By Amanda Webster
I have kept a retail job since I was 17 at a well known chain store, Old Navy. Since becoming a full-time college student I only work my retail job over breaks and holidays when I have the extra time.
After working retail during the holiday season for four years I know that the mere mention of “Black Friday” can cause a feeling of dread to creep up on any individual who stands behind a register. However, if you enjoy working with your coworkers it helps make the day a touch less terrifying and at times can even be fun. For those of you who have never had the need to work during Black Friday here is a first hand account from an Old Navy sales associate on the biggest shopping day of the year.
Our store, like many others in the mall, opened its doors at midnight. As expected Old Navy had a line of people eagerly awaiting to shop the door buster sales before the doors were even open. The lucky first twenty or so people in line were given a free Wii-U game. I stopped in to check things out a little before 1 am and to give my coworkers some encouragment.
I just barely got through the doors. Our store became so crowded that my manager had to tell people to wait for others to exit before entering because it was a safety hazard. One woman passed out while waiting in the checkout line.
By noon the store was nowhere near as full, but the line of people waiting to purchase their five dollar fleece and marked down denim was always constant. I spent my first two hours ringing people out without missing a beat. By the time my four hour mark hit, the faces and products began to all blend together into one giant never ending transaction. The only thing that broke up the monotony was a coworker weilding a bull horn to hand out coupons for customers in line.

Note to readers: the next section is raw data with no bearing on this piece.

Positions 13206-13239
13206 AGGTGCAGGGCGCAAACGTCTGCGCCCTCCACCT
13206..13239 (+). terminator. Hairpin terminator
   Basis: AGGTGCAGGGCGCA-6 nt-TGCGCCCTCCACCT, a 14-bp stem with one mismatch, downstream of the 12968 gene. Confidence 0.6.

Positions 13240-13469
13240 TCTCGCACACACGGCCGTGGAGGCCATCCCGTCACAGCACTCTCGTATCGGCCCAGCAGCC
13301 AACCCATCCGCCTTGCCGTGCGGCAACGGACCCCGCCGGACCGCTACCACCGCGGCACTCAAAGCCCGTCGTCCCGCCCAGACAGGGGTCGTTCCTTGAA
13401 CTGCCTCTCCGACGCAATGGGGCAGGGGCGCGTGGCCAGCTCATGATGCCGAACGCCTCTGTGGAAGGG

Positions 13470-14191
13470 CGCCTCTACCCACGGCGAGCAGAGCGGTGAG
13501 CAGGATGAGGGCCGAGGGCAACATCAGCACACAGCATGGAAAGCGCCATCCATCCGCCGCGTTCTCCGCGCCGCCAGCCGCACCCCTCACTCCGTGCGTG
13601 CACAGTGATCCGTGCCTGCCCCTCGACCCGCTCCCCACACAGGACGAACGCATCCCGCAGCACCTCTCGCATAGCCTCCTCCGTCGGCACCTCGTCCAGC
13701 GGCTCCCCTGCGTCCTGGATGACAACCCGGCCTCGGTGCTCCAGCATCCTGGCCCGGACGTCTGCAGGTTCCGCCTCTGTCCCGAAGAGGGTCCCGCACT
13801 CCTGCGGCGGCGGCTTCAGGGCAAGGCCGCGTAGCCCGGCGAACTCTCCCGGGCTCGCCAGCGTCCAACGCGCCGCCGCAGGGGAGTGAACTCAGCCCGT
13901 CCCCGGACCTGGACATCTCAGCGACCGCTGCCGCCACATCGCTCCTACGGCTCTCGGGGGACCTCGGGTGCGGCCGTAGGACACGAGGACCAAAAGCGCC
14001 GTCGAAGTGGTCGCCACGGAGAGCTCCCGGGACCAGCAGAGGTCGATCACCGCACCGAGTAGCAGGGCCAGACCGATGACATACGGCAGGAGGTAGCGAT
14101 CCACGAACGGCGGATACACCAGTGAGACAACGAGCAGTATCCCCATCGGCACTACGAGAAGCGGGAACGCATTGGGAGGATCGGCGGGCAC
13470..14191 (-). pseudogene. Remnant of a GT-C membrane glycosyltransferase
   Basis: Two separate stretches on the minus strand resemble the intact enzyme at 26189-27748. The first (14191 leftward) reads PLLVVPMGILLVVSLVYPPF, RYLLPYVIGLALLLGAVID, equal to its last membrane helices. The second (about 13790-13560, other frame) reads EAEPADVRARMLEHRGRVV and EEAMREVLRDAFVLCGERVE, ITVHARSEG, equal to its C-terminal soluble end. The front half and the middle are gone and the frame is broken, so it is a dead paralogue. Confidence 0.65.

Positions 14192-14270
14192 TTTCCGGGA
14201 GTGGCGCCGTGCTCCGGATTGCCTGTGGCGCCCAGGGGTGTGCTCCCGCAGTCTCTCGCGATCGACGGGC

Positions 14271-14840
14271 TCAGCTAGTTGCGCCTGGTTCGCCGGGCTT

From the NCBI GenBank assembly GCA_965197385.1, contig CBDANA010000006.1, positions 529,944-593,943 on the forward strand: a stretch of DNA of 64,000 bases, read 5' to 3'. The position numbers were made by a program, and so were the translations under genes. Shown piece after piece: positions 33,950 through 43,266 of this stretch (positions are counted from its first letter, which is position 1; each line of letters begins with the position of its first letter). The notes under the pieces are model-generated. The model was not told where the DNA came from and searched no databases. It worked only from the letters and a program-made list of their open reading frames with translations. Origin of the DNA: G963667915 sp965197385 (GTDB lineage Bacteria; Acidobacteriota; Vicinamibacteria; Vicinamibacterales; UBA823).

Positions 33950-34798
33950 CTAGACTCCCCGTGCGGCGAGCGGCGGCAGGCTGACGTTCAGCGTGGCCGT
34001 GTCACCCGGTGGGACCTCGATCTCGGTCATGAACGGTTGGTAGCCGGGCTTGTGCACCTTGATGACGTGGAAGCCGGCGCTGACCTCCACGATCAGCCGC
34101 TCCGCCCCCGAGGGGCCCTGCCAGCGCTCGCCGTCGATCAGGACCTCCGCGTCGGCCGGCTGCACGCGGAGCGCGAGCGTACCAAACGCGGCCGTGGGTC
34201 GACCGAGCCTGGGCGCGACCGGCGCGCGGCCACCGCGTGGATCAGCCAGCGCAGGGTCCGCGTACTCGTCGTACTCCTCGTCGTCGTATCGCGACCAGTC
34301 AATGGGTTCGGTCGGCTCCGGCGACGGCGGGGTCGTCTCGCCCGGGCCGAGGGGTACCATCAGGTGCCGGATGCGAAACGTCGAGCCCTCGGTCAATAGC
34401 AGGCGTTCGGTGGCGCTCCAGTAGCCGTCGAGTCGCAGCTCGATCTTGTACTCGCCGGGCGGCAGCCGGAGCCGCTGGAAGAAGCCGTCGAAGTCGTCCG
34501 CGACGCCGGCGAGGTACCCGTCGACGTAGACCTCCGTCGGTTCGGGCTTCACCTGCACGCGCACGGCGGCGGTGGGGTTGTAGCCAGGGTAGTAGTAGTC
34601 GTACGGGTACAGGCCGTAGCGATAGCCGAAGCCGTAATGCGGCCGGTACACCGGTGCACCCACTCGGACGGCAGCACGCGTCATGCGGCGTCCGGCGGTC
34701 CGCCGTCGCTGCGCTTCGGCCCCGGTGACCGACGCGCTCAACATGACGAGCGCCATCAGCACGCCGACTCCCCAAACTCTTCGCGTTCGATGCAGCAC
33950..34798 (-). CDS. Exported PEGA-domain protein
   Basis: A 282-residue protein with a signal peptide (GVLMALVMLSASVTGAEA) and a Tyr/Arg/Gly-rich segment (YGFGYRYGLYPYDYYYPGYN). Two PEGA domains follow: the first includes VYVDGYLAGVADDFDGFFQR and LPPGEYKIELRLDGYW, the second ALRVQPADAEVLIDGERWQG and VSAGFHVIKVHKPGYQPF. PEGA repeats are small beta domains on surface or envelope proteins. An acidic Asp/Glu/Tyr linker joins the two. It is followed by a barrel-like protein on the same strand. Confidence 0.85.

I was eventually asked to help recover the store. Women’s shirts and boots were carelessly thrown throughout the store and customers kept looking at me with eyes filled with pity. A few even apologized and said that they felt sorry for me. I have come to expect these remarks and always laugh them off. Old Navy’s top priority is customer service, so customers should never be made to feel like they are a burden or creating a problem for associates. For the record though, if you are shopping and go over to a table that an associate is folding and they ask if you need help they really just mean, “Please don’t ruin this, I just fixed it. Let me get you what you want.” Let us help you, seriously.
At my ten hour mark our store was finally closing. As the last customer left, shopping bags in hand, my coworkers and I looked around and could not help but laugh at the task in front of us. Piles of clothes needed folding and waited to be put back on the shelves and garbage was strewn about the store. I, along with my manager and one other associate, began what would turn into an almost two hour task of counting a cash deposit large enough to buy a new car.
Overall, I considered the day a success. No one was trampled, customers were for the most part polite, the store managed to close on time and I got to catch up with some coworkers while we spent hours folding clothes together. I know it could have been worse, I could always work at Wal-Mart.